- A-Z Animals
Hummingbirds are any of the 300-odd species of small, brightly-colored birds belonging to the family Trochilidae. Native to the New World, these are some of the smallest birds that exist and are named so because of the humming noise created by their flapping wings. Hummingbirds resemble sunbirds and honeyeaters in behavior and appearance.
About 325-360 species of hummingbirds have been divided into two subfamilies – the typical hummingbirds and the hermits. Scientific studies, however, suggest that this classification is somewhat erroneous, and there exist nine clades of hummingbirds. These include the jacobins and topazes, coquettes, hermits, mangoes, bees, emeralds, mountaingems, brilliants, and giant hummingbirds. The following are some of the most common hummingbird species.
Size: Hummingbirds vary in size and have an average length of 3-5 inches. The smallest living hummingbird species is the bee hummingbird, which measures 2 inches in length. The largest is the giant hummingbird, measuring 9.1 inches.
Weight: Their body mass varies depending on their size. The bee hummingbird weighs less than 2.0 g, and the giant hummingbird has a weight of about 18-24 g.
Color: Male hummingbirds have bright plumage that helps in territorial competition and courtship. The prismal cells, along with melanin and carotenoid pigmentation, give their head, breast, gorget, back, and wings varied coloration. Their common feather colors include purple, red, orange, pink, white, black, and blue.
Sexual Dimorphism: The different hummingbird species display sexual size dimorphism. In small-bodied species, the males are not as big as the females. In large-bodied species, however, the males are comparatively larger than females. In some species, females have longer and more curved bills than males.
Hummingbirds inhabit the Americas, extending from south-central Alaska to the Tierra del Fuego and the Caribbean. The majority of the hummingbird species are found in the tropical and subtropical regions of North, Central, and South America, while some occur in temperate climates and at great altitudes in the Andean highlands.
They are remarkably found in diverse habitats such as grasslands, meadows, marshes, riparian corridors, canyons, desert scrublands, as well as tropical, coniferous, and deciduous forests. Hummingbirds are typically found in large numbers in places where there is an abundance of plants and insects.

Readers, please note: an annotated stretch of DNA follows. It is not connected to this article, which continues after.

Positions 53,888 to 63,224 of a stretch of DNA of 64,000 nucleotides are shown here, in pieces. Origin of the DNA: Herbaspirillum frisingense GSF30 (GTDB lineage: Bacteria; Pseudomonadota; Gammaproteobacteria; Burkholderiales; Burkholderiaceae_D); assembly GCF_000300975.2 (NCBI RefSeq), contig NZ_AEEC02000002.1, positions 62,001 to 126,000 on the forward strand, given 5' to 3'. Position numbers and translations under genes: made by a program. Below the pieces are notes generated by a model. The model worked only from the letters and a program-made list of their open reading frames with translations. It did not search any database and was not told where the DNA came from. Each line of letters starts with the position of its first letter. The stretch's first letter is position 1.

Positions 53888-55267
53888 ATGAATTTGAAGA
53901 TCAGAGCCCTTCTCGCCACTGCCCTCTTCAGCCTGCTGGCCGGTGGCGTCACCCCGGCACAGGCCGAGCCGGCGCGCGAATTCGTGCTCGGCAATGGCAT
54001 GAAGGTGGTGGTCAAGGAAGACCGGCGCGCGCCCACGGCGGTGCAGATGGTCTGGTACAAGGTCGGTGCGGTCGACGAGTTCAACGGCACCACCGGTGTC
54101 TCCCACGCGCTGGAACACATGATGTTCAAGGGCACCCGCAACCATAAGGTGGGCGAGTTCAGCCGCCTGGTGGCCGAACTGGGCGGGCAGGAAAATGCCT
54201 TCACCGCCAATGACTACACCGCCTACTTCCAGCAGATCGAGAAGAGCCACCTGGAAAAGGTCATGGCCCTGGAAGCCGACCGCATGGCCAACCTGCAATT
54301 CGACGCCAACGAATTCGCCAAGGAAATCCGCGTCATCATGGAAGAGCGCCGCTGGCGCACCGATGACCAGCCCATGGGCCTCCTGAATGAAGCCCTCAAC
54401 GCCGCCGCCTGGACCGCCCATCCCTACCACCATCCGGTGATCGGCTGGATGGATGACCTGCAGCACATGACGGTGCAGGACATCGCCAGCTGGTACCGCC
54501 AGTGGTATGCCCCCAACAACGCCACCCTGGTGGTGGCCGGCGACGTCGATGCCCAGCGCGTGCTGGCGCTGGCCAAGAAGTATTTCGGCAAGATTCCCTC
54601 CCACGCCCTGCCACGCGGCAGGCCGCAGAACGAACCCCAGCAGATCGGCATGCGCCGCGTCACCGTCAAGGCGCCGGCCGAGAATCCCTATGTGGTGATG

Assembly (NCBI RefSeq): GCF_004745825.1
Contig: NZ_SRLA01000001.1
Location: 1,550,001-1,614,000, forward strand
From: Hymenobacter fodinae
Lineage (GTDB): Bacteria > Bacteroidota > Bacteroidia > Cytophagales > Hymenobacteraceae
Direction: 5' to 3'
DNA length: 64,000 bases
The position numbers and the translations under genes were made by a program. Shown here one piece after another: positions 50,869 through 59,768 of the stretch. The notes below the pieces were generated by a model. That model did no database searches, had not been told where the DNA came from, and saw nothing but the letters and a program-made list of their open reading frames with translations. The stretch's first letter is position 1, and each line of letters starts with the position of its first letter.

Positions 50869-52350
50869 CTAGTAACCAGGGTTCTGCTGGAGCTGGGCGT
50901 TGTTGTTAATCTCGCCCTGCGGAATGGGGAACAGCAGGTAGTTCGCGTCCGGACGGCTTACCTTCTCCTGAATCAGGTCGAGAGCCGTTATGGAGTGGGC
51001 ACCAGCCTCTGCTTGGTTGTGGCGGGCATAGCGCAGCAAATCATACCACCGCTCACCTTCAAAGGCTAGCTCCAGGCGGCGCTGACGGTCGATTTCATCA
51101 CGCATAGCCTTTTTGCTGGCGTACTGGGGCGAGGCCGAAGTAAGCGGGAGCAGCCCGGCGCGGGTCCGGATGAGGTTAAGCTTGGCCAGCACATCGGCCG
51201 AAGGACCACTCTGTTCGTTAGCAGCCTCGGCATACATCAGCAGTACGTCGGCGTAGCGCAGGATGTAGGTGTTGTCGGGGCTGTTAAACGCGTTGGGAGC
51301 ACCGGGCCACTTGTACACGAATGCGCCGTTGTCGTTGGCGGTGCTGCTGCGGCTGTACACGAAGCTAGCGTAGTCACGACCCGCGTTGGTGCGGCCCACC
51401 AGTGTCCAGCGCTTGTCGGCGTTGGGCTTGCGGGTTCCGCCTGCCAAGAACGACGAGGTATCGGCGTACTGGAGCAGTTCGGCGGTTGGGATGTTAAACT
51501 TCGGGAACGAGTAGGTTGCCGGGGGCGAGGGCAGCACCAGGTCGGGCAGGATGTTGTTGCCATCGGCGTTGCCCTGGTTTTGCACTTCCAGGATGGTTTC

Among the most common North American species of hummingbirds, the average life expectancy is about 3-5 years. The longest-lived wild specimen is a broad-tailed hummingbird that survived for about 12 years.
For obtaining nutrients, hummingbirds feed on a wide range of insects, including fruit flies, gnats, and mosquitoes in flight, spiders in the web, and aphids on leaves. They drink nectar from flowers to meet their energy demands.
The males display their brightly-colored plumage and perform wing feather trills during courtship. In some species, male hummingbirds ascend about 35m above the female and dive at high speeds, creating a high-pitched sound to attract the attention of its probable mate.
Only the females participate in building a nest (usually cup-shaped) on shrubs or branches of trees. While the nests vary in size depending on the species, many of these birds use lichen and spider silk to tighten the material and secure the structure.
After building the nest, the female hummingbird lays two white eggs, which are incubated for 14-23 days. The mother feeds the nestlings on nectar and arthropods by putting its bill into their open mouth. The nestlings usually leave the nest after 18-22 days to feed on their own.
Depending on the species, the chicks weigh about 0.5-0.6 grams and are approximately one inch long. They have short and stubby beaks and are not capable of regulating their body heat.
While several species, including the ruby-throated hummingbird and Anna’s hummingbird, have been listed as ‘Least Concern’ by the IUCN, nine species, including the sapphire-bellied hummingbird, are ‘Critically Endangered’.
Some of the flowers that attract hummingbirds include bee balm, cardinal flower, zinnia, salvia, and butterfly bush.
Yes, most hummingbird species seasonally migrate, except a few, including Anna’s hummingbird.
While their average speed is about 30 miles per hour, species like Anna’s hummingbird can have a flying speed up to 60 miles per hour.
Yes, hummingbirds go into a deep sleep-like state, called torpor at night when they are not foraging and when there is a scarcity of food.